Today, I piddled around with journaling, reading blogs, watering flowers, some marketing…all the while “getting ready” to write. But by noon, I hadn’t written Word One.
There was no real reason for me to be unfocused. I felt fine, ate a healthy breakfast, had a lovely phone chat with my preschool granddaughter about our thunderstorm, cleaned the kitchen and straightened the living room. I was then ready to write…but I didn’t.
When I started writing umpteen years ago, I had babies and toddlers underfoot, lived on a farm, wrote a lot, and moved at lightning speed, multi-tasking before it was a word. I had no patience at all with writers like the one I’ve become: the writing procrastinators.
Back then, I had no time to procrastinate. If I didn’t write during the hour the kids napped, I didn’t get to write. I was in my office typing within a minute of tucking in the last child. No time to waste!
No need to rush about so much now; hence, the problem. So what to do? Thankfully, I’m an avid collector of writing and writing-related books. I knew there was an answer to my problem somewhere on my shelves. And there was!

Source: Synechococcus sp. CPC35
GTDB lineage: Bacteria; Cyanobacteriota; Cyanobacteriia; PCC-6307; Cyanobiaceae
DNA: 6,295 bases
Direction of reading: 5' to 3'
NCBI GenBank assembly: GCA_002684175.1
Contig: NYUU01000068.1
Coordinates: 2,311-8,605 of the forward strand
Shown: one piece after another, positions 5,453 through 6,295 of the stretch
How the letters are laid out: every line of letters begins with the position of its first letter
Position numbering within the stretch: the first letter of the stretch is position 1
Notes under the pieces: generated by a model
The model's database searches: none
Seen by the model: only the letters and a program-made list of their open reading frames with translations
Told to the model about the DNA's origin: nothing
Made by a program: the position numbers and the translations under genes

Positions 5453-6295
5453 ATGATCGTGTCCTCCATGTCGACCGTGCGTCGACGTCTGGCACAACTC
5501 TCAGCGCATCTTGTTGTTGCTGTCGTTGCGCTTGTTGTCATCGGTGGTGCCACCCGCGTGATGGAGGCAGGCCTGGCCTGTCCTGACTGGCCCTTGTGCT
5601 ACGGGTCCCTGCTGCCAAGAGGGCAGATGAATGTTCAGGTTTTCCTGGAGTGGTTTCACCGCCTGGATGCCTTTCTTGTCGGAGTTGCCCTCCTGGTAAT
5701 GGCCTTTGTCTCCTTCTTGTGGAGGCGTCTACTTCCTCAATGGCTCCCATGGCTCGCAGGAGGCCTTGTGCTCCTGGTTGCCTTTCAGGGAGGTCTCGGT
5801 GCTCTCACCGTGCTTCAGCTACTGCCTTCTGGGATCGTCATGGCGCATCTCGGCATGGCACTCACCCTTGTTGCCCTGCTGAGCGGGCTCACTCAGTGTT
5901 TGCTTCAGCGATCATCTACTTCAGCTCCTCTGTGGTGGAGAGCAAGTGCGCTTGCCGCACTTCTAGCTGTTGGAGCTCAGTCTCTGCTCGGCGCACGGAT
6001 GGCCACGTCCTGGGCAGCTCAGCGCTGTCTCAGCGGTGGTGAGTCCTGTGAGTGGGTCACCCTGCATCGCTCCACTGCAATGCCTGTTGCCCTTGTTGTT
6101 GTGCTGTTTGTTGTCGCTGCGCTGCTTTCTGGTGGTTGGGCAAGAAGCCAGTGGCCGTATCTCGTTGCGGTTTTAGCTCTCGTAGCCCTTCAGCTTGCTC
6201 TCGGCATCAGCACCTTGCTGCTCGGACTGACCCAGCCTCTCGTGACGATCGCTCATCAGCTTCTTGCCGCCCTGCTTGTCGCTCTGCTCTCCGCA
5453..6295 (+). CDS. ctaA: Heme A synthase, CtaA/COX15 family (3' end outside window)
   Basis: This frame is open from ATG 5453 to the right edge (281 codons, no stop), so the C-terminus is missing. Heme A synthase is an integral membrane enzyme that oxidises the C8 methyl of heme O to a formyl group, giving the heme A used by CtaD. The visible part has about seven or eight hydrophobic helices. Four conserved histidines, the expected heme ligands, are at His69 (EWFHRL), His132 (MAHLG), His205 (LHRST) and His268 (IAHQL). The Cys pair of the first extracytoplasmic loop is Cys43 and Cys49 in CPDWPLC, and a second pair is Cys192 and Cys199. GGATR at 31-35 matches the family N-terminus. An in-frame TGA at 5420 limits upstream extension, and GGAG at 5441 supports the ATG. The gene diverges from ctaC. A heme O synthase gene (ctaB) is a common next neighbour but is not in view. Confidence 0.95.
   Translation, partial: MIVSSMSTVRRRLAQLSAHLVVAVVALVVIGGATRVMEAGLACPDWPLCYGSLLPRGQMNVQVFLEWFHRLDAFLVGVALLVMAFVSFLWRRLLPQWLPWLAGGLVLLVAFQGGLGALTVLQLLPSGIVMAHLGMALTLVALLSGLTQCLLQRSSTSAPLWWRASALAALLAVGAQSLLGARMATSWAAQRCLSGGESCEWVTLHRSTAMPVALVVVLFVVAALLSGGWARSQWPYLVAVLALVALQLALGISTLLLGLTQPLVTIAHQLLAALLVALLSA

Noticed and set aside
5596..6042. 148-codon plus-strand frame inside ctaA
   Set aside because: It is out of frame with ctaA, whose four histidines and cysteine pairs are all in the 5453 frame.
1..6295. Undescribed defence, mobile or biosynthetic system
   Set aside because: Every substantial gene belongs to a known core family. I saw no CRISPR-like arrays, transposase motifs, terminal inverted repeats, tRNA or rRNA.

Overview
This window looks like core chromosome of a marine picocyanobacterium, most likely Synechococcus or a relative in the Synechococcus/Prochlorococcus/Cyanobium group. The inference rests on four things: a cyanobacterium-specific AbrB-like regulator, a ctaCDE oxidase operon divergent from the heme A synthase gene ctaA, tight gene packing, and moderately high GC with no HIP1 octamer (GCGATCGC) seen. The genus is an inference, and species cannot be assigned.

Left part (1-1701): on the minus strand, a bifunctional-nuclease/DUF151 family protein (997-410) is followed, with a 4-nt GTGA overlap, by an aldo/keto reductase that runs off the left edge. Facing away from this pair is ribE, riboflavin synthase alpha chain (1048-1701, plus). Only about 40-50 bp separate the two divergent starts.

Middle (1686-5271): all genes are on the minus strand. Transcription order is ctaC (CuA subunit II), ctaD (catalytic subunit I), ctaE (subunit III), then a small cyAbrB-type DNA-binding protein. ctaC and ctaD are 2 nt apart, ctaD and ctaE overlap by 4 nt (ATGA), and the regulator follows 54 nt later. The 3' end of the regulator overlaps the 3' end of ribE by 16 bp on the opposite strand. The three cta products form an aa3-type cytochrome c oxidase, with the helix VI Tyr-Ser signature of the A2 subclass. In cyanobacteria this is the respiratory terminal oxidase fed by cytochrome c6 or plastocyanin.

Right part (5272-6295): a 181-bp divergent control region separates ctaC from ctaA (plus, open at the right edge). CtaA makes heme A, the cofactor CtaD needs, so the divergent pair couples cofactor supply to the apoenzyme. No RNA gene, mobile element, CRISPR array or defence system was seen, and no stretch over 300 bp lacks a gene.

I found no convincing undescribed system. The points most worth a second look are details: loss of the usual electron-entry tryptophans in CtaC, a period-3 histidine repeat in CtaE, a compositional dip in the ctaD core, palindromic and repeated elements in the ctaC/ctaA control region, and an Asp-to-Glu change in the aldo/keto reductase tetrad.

I pulled out a promising title: The 60 Second Procrastinator: Sixty Solid Techniques to Jump-Start Any Project and Get Your Life in Gear! by Jeff Davidson. The back of the book claims that “you can bust procrastination in one minute flat!” It’s a little book, but judging by the turned-down corners and the colored sticky tabs poking out from its pages, it is full of great ideas I’ve used in the past!
The author says “procrastination is a nasty habit and facilitated by distractions.” No argument there! Mr. Davidson also says: “Whenever you let progress on lower-level tasks or projects stand in the way of higher-level tasks or projects, you are procrastinating–you got that? Procrastination…is a recurring response to all that is competing for your attention.”
Lower level tasks? Yard work, email, lunch out, my favorite mystery. Higher level tasks? Writing, marketing, researching, attending critique group. But how do we shift our priorities to those “higher level” tasks?
Tried and True
Time for some of those one-minute solutions! I turned to the first dog-eared page, then the next, then the next. I remembered these ideas! They were simple–but they worked for me.
While it was tempting to procrastinate and read all sixty of the procrastination-busting techniques, I stopped after three. I put them into practice instead. And wrote. Happily.
What about you? Do you have one “tried and true” technique you could share?